News

Pro sports becoming more open to paternity leave

Pro sports becoming more open to paternity leave

PATERNITY LEAVE:New York Mets Daniel Murphy (28) at bat in the ninth inning of the baseball game against the Atlanta Braves Wednesday, April 9, in Atlanta. The Braves won the game 4-3. Photo: Associated Press/Todd Kirkland

JON KRAWCZYNSKI, AP Sports Writer

When New York Mets second baseman Daniel Murphy was criticized on talk radio for spending three days with his family after the birth of his son, teammates, coaches and opponents leapt to his defense.

The four major pro sports leagues in North America are becoming increasingly open to paternity leave as more players express a desire to be with their families when a baby arrives.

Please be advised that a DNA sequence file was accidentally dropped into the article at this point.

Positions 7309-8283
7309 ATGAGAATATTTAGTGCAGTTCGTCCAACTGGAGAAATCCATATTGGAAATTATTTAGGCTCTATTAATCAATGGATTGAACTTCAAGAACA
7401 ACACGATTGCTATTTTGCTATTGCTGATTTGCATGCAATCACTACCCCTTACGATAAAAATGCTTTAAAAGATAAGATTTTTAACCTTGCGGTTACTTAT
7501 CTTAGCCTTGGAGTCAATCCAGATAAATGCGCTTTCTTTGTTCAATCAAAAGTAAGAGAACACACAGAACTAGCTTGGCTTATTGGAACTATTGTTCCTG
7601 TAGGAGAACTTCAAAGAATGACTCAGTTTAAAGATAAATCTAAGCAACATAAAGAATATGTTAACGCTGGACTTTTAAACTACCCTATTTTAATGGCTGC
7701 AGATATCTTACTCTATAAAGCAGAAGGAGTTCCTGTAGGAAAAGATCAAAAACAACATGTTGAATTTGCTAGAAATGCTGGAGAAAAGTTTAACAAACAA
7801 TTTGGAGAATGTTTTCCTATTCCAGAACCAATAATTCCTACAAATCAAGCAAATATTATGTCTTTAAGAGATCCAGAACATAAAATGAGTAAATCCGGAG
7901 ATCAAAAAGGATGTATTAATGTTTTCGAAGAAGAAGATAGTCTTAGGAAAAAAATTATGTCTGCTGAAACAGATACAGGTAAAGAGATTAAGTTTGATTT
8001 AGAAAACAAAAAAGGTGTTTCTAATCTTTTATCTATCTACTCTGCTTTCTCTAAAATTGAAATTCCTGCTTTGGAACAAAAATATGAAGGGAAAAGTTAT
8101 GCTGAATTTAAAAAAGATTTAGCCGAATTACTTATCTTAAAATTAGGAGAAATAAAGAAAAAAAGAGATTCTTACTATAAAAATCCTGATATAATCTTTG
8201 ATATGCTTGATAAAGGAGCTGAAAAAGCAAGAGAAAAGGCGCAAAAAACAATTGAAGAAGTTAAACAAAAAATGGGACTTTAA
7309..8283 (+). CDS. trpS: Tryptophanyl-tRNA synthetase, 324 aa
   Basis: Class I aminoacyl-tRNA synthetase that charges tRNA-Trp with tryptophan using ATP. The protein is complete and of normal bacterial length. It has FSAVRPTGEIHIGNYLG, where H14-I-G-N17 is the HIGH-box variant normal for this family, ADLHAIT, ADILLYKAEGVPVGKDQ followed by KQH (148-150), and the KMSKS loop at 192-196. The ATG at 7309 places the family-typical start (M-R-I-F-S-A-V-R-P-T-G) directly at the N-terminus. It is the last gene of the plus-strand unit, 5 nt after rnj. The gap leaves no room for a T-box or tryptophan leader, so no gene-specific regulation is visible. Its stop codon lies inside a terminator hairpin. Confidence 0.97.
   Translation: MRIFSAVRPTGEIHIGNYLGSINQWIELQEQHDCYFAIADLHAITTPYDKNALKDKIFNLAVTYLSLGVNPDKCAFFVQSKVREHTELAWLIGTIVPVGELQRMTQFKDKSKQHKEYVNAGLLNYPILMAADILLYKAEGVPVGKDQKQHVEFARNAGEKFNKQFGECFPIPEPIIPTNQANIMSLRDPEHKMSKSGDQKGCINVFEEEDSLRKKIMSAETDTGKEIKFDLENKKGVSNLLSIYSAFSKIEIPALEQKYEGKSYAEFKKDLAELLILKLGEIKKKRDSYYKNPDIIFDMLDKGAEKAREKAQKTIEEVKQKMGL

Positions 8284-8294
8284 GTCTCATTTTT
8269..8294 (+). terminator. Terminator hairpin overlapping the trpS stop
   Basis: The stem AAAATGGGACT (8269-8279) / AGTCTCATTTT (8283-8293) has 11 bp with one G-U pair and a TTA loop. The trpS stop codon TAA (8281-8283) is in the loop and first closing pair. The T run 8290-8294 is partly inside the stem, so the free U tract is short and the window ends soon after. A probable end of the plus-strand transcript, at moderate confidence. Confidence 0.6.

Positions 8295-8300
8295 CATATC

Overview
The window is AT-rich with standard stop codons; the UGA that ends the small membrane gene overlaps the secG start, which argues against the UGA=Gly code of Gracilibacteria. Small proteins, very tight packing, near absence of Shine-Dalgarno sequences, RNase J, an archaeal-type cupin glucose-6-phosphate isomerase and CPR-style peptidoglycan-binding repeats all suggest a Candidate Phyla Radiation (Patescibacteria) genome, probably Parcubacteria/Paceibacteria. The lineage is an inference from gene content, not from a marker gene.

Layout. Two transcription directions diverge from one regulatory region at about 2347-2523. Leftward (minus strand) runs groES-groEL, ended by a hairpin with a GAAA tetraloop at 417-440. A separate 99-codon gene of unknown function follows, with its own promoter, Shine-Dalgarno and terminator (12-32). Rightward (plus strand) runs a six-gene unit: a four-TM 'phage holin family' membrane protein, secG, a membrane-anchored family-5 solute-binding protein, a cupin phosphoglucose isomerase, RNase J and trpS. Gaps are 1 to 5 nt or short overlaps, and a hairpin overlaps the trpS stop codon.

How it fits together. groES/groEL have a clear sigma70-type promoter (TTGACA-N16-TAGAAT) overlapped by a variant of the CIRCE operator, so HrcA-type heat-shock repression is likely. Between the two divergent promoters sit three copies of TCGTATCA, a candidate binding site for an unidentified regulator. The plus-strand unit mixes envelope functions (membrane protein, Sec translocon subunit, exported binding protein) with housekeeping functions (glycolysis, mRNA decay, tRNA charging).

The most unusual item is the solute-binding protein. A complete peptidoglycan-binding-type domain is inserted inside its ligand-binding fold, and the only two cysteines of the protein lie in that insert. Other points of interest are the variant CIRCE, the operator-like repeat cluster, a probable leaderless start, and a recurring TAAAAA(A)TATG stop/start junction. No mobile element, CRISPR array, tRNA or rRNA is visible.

Major League Baseball is the only league with a standardized policy written into its rulebook. But the NFL, NBA and NHL have all shown willingness to give their players some time when that day comes.

Players say that kind of compassion is a welcome change from decades ago, when athletes often missed one of life’s biggest moments to stay with their teams.

Recent Headlines

in Music

Is your favorite artist ‘smart’ or ‘stupid?’

Fresh
beethovenlilwayne

Can your listening habits actually boost your brain power?

in Entertainment

My Little Pony coming to the big screen

Fresh
mylittlepony

The tiny ponies are coming to big screen, and are set to make their movie debut in 2017.

in Local

Davison County Commission To Swear In New Member

Fresh
SD sign

Brenda Bode of Mount Vernon will be sworn in on Tuesday.